But we've gone beyond the point where Arsenal were chasing yet another league record. We're now through the sunlit uplands of fantasy and out the other side. The reality is this team will get beaten, but not by statistics. I think a team will actually have to play better than Arsenal to beat us. At the moment no one is playing better football than us (and this from an archpessimist for whom the level of milk in the glass, and therefore its state of fullness or emptiness, is irrelevant because it is probably poisoned anyway).
Arsenal's desire and hunger have never waned in those 49 games - they won't just get to a nominal number of unbeaten games and go "alright, that's enough, let's go master something else, like pottery or jazz dance". If we lose on Sunday, it will be because Manchester United's disparate bunch of sub-galactico's find a collective spirit that has been noticeably lacking since the FA Cup final, and Arsenal's injuries, tiredness and proneness to lapses in concentration conspire to produce an uncharacteristic performance well below what we have come to expect.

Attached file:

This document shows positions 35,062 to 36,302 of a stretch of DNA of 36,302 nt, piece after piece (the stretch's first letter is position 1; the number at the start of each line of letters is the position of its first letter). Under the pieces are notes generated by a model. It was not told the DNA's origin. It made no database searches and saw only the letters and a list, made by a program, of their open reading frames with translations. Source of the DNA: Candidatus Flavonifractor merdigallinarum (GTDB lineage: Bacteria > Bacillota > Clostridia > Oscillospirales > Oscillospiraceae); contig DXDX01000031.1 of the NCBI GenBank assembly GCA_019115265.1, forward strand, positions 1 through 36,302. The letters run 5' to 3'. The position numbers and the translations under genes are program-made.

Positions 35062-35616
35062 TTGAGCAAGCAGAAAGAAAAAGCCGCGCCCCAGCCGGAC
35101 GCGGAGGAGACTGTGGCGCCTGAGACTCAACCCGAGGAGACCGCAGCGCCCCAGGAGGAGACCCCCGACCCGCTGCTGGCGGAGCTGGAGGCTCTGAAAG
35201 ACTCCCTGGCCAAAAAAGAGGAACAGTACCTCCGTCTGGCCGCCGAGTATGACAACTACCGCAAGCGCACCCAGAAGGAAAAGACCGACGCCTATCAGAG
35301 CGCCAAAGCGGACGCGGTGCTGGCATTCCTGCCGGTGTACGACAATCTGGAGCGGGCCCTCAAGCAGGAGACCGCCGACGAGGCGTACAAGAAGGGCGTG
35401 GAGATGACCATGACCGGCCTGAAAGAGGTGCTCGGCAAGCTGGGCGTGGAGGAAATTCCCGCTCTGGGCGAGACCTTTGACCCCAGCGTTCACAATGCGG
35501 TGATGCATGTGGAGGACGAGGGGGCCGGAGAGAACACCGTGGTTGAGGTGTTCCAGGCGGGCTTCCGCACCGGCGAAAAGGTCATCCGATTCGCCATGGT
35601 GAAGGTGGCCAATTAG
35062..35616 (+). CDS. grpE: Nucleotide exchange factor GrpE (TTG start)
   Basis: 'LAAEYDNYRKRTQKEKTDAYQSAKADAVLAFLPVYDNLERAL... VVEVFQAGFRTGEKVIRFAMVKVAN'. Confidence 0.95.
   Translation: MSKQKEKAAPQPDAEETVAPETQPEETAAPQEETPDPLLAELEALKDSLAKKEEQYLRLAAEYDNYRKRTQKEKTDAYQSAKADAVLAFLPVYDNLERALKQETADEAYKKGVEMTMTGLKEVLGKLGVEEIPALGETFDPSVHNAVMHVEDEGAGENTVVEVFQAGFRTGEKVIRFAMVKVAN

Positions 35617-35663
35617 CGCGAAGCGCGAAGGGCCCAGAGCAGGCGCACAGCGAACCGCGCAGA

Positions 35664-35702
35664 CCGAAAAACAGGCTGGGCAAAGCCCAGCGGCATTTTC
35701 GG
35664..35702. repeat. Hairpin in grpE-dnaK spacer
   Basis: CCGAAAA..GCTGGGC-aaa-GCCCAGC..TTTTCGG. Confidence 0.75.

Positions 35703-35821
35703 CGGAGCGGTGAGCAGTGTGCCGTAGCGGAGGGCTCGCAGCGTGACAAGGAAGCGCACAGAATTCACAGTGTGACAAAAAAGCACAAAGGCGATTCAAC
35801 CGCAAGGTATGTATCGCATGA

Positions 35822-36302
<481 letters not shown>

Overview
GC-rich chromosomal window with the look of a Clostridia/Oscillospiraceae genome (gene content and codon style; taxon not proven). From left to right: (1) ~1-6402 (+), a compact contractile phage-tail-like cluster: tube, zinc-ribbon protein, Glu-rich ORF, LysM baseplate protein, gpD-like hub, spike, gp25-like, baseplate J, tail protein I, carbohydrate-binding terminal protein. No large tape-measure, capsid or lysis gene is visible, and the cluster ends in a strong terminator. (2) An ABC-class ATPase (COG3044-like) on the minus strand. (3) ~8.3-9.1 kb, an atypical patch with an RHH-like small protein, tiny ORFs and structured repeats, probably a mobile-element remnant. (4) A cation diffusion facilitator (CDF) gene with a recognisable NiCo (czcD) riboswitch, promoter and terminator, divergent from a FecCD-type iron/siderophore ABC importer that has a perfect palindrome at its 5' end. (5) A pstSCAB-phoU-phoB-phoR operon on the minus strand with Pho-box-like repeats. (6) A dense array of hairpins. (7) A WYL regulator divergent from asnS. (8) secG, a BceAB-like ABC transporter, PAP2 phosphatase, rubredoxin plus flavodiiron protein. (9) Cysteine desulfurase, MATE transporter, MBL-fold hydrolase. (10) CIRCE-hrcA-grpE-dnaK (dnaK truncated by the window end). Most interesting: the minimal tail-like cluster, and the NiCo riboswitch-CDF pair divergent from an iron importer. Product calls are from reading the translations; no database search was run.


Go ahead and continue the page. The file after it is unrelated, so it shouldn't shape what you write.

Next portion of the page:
We hope it won't happen. What will be Arsenals 50 th league game undefeated has already been called a 50-50 game. Based on the history, you'd have to agree, unless you're a bookie of course. They're giving us the edge, even at Old Trafford. They don't like giving money away, so perhaps they believe that the hoodoo of that evil bowl of bile in England's northwest was finally lifted by our defiance the last time we visited them in the league? That Arsenal are no longer susceptible to being stifled and cajoled into ignoring their gifts and squandering their opportunities. That sort of logic is why the extent of my gambling is exclusively limited to putting 50p each on three horses for the kids in the Grand National and nought further.